After a nearly fifty-year-long career, including a twenty-year-long hiatus and a prolific nine-year stretch of work in the 2010s, it’s clear now that Terrence Malick is a long-time believer in soulmates. The connections we have between each other are just as unbreakable as the world around us; nature keeps going just as much as romance does. In Badlands, one of the great films of the ’70s and one of my favorites, Malick lays the groundwork for this deeply human feeling which still runs through his films. It is evident that the spree of violence we see these young lovers embark upon only enhances their connection, while also asking in fascination how two young people with so much potential would do such a thing.
In Badlands, Kit (Martin Sheen) walks into Holly’s (Sissy Spacek, in only her second film ever) life, and their love is so instant it’s almost as if they were in a fairy tale. They’re already used to overcoming relationship obstacles–he is a garbageman and she is a high school student, after all*– and they’ll only find more later in their beguiling odyssey. When Kit shoots Holly’s dad (Warren Oates) after he disapproves of their relationship, the young lovers find themselves wrapped up in a killing spree, justifying subsequent murders as an means to not leave any witnesses behind. They seek refuge in the swamplands and run into a few nefarious characters. In the meantime, Holly matures right before our eyes, her distrust for Kit increasing; does he have any morals, or is he no better than any other criminal on the run?
Even though it is loosely based on the real-life 1958 murder spree of Charles Starkweather and his girlfriend, Caril Ann Fugate (yet still existing as its own original entity rather than a retelling of events), there still is a sense of dramatic irony to the end of the violence. We know that Kit will be caught, and then only assume he’ll receive the death penalty or jail time; it is never a matter of if he will be brought into authorities, but when.
Holly is exhausted from being on the run and turns herself into authorities, while Kit is eventually caught (but finds himself to be quite personable with authorities). Kit doesn’t have much of an explanation for the violence, nor does he express regret; he’s just focused on his own and Holly’s survival when the world around them seems limitless and grand. It’s the same kind of charm that draws Holly to him that sends him off to a death sentencing with a handshake and warm regards from the police. He has this handsome, “James Dean” quality to him that even one of the state troopers comments upon, giving him a haunted quality that makes it harder to find him unlikable despite being solely responsible for the crimes he’s committed.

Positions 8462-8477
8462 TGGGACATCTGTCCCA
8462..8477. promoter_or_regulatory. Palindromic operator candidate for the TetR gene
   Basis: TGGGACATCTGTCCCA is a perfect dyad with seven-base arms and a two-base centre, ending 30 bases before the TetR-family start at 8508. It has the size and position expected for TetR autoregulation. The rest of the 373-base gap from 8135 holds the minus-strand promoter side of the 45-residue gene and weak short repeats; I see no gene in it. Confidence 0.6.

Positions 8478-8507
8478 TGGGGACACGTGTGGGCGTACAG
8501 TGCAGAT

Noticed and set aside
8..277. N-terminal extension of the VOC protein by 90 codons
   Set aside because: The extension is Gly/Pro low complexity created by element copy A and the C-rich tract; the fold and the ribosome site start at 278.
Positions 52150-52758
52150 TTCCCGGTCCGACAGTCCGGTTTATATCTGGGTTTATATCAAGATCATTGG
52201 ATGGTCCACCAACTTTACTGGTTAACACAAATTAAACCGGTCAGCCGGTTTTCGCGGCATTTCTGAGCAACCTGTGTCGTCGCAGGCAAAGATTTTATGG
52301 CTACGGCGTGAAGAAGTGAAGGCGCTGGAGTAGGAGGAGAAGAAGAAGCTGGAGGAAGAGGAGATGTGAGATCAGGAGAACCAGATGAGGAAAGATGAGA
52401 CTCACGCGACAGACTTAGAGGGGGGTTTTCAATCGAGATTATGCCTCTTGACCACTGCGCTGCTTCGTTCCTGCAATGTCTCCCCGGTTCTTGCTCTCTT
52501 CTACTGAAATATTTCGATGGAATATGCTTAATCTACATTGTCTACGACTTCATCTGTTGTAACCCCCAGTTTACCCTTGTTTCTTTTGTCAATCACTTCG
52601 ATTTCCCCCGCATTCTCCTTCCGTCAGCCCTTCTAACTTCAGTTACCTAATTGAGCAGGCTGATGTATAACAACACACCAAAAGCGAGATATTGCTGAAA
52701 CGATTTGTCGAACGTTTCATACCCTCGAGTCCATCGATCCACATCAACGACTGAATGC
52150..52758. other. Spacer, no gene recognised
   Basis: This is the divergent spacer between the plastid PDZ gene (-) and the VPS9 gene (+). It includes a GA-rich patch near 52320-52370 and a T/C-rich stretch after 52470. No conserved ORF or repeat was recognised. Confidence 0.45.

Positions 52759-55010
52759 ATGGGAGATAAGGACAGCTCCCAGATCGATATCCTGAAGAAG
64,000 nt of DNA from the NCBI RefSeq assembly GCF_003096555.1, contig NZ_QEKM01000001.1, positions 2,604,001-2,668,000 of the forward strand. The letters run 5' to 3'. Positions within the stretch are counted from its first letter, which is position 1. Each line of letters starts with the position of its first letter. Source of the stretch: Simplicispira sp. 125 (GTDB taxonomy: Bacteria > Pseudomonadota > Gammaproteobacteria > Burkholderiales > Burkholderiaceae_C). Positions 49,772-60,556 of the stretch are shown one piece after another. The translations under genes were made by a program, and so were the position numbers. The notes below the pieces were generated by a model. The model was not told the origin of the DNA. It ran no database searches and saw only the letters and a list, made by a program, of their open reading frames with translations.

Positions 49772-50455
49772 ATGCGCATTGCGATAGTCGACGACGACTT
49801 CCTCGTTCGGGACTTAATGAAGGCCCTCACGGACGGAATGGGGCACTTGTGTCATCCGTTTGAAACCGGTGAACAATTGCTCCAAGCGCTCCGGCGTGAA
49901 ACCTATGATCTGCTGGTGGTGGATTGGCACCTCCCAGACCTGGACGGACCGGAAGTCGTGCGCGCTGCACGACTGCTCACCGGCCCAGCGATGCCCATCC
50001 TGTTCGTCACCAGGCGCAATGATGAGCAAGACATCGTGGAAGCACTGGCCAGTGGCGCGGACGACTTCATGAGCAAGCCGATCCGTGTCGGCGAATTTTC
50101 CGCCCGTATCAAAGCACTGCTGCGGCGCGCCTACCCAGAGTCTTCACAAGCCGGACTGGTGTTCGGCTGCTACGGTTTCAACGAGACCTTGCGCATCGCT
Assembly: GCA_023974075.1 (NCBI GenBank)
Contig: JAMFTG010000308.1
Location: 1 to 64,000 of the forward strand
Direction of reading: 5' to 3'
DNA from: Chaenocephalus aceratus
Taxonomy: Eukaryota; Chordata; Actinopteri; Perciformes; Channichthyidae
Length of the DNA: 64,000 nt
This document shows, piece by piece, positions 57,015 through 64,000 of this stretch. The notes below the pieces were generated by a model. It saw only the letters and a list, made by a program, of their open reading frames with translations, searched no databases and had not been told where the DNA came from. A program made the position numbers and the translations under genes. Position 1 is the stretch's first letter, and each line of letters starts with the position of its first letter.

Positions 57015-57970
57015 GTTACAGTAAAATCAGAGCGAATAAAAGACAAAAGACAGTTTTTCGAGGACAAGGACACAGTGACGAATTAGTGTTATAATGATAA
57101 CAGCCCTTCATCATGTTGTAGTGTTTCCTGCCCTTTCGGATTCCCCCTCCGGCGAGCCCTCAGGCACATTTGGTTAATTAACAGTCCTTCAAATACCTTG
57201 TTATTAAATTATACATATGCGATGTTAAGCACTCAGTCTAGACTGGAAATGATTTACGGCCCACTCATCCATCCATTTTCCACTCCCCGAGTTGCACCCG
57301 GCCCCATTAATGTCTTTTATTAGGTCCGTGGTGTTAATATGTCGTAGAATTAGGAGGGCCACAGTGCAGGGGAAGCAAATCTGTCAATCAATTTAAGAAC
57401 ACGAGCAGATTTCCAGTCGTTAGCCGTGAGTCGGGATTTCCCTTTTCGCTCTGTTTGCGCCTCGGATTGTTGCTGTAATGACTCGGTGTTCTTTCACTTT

Romanticization and fascination with true crime, and with the criminals behind them, are timeless. It’s intriguing to see Kit and Holly flee aimlessly with no hideout spot in mind, instead hiding in plain sight. Kit is treated as a celebrity once he reluctantly hands himself over to law enforcement, which only makes more sense of why everyone is enamored with him as the film ages. We’re even more fascinated with criminals when even they don’t understand their motive. It brings a spontaneous and unknowing nature to violence that we sometimes don’t know why we do the things we do; in return, criminals can live on for their acts of violence.
Still, Badlands looks immaculate. It is not breaking any new ground to say Terrence Malick has a beguiling, mystical eye for capturing the world in its natural form. Every shot of the Montana great plains (care of the legendary Tak Fujimoto) feels like it has the warmth and endless possibility; even though the duo is on the run, they take a detour into the life they could have been living in a world where they aren’t wanted. Paired with the images from Badlands are two needle drops which are inextricably linked with the film: “Love is Strange” by Mickey and Sylvia and “Gassenhauer” by Carl Off, both of which offer more of the dreamy quality of the film’s romance while not quite placing it in any specific time.
Indeed, Malick tried to keep the period detail to a minimum. In one of the handful of interviews we have with him, Malick says, “Nostalgia is a powerful feeling; it can drown out anything. I wanted the picture to set up like a fairy tale, outside time. Kit and Holly even think of themselves as living in a fairy tale, children’s books like Treasure Island were often filled with violence. I wanted to take a little of the sharpness out of the violence but still keep its dreamy quality.” It’s this ineffable quality that gives the feeling of an American classic, without being pigeonholed to a specific era– though, as we see in films like The Thin Red Line, The New World, The Tree of Life, and A Hidden Life, Malick will only perfect on what he started here with period accurate pictures.
* – He’s portrayed as being 25 and she’s 15, though Sheen is actually here 33 and Spacek is 24.
dir. Terrence Malick
Screens Tuesday, 7/19, 1:00 & 7:00 @ Kendall Square Cinema
Part of the ongoing series: Roadlife